Wednesday, January 17, 2007

The Perfect Day

I know, even before I begin, that this topic will be harder to write about than I think it will be. I guess that doesn’t really make sense, considering that I’m already predicting it to be difficult…Anyway, the perfect day – what would yours be like?

In describing my own, I must begin by describing how it would feel. For some reason, I always think that perfection is characterized by a feeling. I am overly romantic, it’s true, but I don’t think it’s my love of fluff that guides my thinking on perfection. My anxiety, I believe, shapes this particular notion. Anxiety dictates a lot of things in my life. This is unhealthy, I realize. I am working on it but it is a persistent vice. And unlike other vices, it affords very little sinful pleasure. It is poisonous at all stages of its influence and I draw no immediate satisfaction from it, other than, perhaps, a false sense of control. So Perfection, for me, is the absence of anxiety.

The other feeling I associate with Perfection is Enthusiasm. When I am free of anxiety, my enthusiasm for life is boundless. It seems that many possibilities are available to me. Ideas flow rapidly and I am articulate in the expression of them. The black hole that anxiety leaves is filled to overflowing with enthusiasm and I believe that these conditions would have to exist on a perfect day.

I don’t think that I could describe a perfect day in any other way. The events that take place don’t matter – it’s how I feel that is important. That sounds shallow, doesn’t it? That’s because I am misnaming the experience. It is not a feeling at all, but an action of surrender. It is in surrender that we receive freedom - not obtain freedom, but receive it; and it is in freedom that possibilities are revealed – not created, but revealed. That is my idea of a perfect day – what’s yours?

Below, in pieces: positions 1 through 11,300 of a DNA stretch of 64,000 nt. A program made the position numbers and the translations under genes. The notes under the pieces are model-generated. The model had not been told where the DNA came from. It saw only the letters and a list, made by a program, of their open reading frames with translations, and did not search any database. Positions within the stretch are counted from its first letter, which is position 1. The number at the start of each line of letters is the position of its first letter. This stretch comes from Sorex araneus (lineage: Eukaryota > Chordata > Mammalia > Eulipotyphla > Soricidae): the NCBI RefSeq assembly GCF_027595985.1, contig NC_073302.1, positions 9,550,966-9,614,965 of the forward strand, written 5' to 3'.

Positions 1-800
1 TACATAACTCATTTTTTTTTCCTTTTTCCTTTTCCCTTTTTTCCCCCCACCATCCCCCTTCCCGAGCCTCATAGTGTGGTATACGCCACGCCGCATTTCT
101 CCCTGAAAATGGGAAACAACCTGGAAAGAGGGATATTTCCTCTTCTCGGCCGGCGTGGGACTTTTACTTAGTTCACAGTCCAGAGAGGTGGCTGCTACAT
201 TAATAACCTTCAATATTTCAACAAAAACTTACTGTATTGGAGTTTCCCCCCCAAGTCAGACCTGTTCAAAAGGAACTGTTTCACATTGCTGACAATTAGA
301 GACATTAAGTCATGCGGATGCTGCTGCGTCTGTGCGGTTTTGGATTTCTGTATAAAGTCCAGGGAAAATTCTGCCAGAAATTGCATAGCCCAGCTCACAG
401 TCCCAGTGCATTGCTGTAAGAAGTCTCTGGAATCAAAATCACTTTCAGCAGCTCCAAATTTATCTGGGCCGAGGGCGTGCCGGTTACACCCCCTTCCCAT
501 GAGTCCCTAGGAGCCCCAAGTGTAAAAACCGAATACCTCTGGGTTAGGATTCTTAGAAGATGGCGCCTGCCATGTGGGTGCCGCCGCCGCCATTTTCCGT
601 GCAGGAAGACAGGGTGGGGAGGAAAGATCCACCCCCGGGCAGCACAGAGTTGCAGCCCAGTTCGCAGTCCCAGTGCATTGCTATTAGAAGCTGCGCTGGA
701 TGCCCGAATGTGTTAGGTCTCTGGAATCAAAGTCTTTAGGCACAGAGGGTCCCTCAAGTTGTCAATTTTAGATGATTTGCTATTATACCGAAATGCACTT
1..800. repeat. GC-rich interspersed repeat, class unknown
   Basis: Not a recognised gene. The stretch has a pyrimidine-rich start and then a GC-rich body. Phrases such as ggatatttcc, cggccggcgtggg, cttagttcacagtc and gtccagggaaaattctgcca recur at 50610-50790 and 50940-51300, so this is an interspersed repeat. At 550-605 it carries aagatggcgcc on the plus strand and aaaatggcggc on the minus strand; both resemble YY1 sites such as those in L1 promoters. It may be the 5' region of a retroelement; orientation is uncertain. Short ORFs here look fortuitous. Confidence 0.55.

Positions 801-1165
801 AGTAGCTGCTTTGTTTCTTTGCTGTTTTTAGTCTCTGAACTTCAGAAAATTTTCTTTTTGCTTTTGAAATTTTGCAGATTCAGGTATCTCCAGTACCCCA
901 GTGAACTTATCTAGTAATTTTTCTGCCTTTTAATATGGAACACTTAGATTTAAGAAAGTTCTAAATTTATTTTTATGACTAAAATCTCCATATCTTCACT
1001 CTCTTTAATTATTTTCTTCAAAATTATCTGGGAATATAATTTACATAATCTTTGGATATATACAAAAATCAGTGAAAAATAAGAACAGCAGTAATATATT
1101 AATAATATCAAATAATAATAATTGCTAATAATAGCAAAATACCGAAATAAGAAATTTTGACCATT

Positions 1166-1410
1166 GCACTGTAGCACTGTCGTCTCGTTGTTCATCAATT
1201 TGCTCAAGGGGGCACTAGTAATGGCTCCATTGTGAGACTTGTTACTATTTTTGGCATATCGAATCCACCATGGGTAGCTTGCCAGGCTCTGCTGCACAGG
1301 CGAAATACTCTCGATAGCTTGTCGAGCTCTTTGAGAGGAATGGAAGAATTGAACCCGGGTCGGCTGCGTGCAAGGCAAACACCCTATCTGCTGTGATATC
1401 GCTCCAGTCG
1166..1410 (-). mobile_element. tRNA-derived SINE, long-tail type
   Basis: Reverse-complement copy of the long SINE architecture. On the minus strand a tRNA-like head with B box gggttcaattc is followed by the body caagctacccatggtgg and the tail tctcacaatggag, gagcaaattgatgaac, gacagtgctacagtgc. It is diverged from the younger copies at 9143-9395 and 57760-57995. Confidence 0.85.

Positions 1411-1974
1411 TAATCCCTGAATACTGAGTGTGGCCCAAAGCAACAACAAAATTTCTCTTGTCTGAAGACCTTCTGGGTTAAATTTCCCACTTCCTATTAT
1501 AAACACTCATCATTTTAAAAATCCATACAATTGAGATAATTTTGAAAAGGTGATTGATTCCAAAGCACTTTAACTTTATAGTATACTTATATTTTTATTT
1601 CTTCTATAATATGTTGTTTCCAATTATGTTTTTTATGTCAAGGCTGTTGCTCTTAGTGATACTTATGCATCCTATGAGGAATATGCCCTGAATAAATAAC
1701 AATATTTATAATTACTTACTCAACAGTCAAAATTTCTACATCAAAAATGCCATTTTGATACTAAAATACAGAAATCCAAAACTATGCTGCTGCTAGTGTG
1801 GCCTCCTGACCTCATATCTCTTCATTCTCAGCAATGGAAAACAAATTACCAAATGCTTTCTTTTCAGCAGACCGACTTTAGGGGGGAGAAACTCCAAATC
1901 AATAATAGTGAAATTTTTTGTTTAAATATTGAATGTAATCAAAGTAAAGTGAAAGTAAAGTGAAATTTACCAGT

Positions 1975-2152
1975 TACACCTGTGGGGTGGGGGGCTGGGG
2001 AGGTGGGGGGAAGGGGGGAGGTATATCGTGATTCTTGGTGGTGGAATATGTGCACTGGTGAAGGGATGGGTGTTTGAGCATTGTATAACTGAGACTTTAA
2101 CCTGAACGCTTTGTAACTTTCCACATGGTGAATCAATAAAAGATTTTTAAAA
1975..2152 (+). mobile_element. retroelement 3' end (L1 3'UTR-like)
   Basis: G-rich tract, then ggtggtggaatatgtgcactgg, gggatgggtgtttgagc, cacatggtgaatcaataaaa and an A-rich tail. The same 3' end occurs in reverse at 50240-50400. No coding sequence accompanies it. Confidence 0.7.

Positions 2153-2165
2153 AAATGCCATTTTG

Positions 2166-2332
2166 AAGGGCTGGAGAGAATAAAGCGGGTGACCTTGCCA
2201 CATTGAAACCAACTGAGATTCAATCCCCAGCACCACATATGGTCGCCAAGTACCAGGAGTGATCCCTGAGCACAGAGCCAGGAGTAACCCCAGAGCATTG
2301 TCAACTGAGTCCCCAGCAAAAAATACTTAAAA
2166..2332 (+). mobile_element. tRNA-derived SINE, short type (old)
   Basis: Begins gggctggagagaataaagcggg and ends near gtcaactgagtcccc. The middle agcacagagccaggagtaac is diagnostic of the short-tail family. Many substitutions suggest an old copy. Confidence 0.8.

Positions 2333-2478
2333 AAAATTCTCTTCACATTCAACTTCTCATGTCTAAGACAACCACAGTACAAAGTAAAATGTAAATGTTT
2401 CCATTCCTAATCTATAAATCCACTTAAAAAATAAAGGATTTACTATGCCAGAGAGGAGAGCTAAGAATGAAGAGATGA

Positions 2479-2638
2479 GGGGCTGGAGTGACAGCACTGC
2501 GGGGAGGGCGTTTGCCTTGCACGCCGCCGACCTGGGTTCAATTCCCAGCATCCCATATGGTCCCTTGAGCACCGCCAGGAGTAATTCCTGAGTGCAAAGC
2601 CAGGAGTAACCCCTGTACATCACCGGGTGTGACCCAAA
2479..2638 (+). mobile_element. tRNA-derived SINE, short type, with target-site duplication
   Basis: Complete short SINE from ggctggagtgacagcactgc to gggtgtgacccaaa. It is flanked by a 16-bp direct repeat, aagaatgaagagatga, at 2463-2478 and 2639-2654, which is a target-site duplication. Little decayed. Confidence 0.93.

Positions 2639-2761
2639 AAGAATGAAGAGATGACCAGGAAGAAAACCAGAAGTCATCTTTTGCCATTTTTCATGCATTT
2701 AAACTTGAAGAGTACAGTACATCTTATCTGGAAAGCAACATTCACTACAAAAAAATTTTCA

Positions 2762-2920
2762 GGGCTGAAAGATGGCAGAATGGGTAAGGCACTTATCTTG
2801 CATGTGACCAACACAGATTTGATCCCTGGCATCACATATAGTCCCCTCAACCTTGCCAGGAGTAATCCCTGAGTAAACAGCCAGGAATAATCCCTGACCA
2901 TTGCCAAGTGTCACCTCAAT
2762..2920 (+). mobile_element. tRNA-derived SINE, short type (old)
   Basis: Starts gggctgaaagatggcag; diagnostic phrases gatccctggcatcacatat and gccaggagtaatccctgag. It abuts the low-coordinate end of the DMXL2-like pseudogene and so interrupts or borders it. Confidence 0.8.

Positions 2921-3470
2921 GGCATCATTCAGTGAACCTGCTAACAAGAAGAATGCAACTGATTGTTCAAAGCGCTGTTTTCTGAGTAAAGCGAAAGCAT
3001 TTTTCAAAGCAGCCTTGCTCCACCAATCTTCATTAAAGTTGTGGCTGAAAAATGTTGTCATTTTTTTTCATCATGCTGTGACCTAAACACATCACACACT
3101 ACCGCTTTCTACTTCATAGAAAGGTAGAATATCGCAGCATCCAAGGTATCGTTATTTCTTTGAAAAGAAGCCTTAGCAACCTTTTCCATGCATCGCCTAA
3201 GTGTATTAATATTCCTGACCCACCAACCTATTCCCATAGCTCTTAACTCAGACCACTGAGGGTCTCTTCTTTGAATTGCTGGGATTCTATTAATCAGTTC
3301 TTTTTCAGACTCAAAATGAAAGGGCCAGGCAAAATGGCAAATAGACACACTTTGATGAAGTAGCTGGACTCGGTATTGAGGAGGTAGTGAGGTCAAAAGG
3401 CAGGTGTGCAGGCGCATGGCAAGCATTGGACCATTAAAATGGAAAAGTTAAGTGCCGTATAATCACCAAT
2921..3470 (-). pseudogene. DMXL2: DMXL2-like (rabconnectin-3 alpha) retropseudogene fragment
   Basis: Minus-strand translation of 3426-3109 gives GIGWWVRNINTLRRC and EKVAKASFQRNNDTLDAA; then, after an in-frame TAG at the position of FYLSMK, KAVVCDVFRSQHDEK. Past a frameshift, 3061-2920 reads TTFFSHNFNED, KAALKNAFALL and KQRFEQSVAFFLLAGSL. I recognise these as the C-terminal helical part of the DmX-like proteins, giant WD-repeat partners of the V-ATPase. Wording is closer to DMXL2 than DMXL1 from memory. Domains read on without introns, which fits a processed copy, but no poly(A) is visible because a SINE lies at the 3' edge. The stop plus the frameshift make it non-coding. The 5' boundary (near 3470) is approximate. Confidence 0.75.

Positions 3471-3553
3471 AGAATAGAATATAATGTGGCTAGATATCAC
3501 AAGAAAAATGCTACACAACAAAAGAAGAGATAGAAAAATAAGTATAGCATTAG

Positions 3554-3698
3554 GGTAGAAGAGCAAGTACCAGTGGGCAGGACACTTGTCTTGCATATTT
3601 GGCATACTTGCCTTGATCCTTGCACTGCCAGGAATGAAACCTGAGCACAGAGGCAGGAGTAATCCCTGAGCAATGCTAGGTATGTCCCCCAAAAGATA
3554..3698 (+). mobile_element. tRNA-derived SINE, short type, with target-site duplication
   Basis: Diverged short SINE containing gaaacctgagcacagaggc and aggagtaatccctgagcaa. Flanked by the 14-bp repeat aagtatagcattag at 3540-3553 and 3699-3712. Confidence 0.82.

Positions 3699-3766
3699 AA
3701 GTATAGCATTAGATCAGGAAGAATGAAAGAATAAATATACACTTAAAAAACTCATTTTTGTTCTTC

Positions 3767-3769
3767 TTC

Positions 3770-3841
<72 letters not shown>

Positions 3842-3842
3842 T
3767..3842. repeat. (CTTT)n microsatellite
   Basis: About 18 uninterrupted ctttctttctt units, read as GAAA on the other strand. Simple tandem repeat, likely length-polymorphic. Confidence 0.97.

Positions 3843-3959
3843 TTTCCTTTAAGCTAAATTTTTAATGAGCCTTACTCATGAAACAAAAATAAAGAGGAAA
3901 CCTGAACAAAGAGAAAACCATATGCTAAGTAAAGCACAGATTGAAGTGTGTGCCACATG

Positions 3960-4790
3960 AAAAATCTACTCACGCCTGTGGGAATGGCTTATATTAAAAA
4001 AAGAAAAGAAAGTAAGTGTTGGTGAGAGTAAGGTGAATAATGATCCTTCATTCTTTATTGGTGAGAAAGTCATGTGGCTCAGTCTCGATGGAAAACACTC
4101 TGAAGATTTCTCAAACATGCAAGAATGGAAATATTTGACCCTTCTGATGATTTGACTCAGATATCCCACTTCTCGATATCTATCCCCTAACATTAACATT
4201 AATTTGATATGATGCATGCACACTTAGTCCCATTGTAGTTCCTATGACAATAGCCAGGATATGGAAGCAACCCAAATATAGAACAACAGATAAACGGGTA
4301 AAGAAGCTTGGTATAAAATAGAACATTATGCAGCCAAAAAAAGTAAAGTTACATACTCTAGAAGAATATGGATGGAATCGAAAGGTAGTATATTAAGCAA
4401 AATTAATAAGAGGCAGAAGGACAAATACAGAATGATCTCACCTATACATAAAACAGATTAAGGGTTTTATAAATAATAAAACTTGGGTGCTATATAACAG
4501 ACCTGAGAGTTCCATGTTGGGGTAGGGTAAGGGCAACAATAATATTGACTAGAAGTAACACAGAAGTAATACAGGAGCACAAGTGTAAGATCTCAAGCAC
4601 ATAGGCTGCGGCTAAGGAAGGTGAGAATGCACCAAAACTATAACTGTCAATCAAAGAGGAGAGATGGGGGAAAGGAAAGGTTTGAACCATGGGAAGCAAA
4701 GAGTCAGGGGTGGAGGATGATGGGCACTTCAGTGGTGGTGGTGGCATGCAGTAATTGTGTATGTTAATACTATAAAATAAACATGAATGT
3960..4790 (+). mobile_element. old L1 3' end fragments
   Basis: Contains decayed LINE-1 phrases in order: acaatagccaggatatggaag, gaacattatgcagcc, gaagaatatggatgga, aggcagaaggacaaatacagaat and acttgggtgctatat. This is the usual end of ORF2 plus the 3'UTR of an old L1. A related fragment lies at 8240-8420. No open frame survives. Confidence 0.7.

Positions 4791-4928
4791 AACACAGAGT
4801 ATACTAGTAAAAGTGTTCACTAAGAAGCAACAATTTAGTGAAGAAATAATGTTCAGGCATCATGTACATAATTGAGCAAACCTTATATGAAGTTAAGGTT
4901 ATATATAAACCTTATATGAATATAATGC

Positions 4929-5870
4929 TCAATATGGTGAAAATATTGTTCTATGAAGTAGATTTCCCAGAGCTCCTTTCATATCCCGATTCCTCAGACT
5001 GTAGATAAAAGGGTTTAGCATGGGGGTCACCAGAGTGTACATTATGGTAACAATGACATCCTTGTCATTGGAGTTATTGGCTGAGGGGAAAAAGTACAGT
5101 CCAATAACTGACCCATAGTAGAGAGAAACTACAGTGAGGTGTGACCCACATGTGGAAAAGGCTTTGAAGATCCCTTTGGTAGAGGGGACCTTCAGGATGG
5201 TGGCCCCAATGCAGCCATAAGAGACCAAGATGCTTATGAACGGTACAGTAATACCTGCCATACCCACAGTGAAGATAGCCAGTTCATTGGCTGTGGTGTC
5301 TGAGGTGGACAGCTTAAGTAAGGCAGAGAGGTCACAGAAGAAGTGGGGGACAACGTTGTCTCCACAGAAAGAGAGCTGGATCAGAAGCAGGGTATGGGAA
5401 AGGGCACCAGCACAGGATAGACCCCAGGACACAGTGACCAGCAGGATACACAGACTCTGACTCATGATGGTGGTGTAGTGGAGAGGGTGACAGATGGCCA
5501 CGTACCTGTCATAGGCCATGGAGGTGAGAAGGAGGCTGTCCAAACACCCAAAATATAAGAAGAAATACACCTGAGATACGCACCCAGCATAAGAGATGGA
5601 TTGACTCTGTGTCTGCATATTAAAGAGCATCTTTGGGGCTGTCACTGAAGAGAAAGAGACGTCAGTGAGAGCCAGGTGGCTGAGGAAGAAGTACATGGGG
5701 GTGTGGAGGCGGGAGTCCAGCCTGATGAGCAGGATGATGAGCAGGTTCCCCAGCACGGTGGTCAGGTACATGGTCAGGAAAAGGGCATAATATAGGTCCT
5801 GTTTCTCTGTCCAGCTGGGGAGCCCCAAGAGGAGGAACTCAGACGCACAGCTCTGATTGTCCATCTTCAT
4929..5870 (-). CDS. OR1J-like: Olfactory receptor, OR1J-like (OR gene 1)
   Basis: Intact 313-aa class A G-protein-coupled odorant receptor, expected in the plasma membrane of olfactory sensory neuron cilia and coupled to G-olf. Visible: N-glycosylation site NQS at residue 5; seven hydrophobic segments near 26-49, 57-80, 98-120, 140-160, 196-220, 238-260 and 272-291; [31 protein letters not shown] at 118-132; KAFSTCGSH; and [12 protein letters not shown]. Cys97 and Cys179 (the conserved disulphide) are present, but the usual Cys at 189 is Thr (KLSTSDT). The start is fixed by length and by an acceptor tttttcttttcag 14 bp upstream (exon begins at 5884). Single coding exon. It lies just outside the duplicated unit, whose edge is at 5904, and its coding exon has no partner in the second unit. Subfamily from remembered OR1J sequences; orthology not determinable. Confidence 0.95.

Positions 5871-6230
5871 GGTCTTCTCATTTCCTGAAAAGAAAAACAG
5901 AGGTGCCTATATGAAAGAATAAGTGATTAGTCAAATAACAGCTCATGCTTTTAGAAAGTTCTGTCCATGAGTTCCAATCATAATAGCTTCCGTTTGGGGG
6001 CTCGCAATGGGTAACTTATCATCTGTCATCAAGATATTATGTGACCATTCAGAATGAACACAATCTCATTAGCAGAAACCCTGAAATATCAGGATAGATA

Saturday, December 16, 2006

Need a Hug?

Go ahead and hug somebody.

Monday, October 30, 2006

Skinny Jeans

Thank-you all for your support. Even what may seem lame, Liane, is comforting from a friend. Though my job did not get any less stressful since my last entry, I do have a new perspective on things. So, I think I'll be a little less dismal today.

Since this blog is all conjecture, I think I'll spew another ill-considered opinion. At the first sign of offense, please stop reading. Today, I want to talk about "skinny" jeans.

I and most of my friends were mere children in the eighties. This is why we can claim no part of the blackhole of fashion of which Madonna was queen. We may have worn legwarmers but on six year olds, they were cute; we might have flaunted leggings but nine year olds don't have to worry about the attractiveness of what they are flaunting; and, we may have sported "tapered legged jeans" but that's all they had at the store for us to buy. We were young offenders. Our fashion crimes cannot follow us into adulthood...

...unless, of course, you have reoffended in this, the renaissance of the eighties. Ladies, "skinny" jeans is not a revolutionary idea. It is a new word for "tapered legged". Do not be seduced by the romance attached to this product because of its high-profile representatives. Hillary Duff is underweight! She probably had to lose 5 pounds to fit into her "skinny" jeans. In fact, she probably wears them to provide herself a physical reminder to put her fork down after she has eaten only half her meal. Hillary Duff is not a real person. Do not assume that real people can dress as she does.

And by "real" people, I mean me and every woman who boasts a set of hips. Picture for a moment, me, wearing a pair of tight-butt, leg-sucking Levi Strausses. Scream out loud if you must. I would look like an elogated pear, or a yam. Add high heels to the mix and you've got a very confused hors d'oeuvre. Now imagine a fashion-conscious obese woman with stylistic delusions of grandeur. She loves Hillary Duff and she thinks that girl looks "faaaabulous" in her drab denim. So she tries it out. The image should strike acute embarrassment in your heart. Do you see the danger in looking to media icons to govern your dress?

And yet, this is not the point. It's not that there are people who can and cannot wear "skinny" jeans. In truth, no one, not even Hillary Duff, looks good in these hideous refried jeans. Why can't we recognize even this fundamental truth? Our society is truly lost if we cannot even come to the collective conclusion that eighties fashion should stay in the eighties.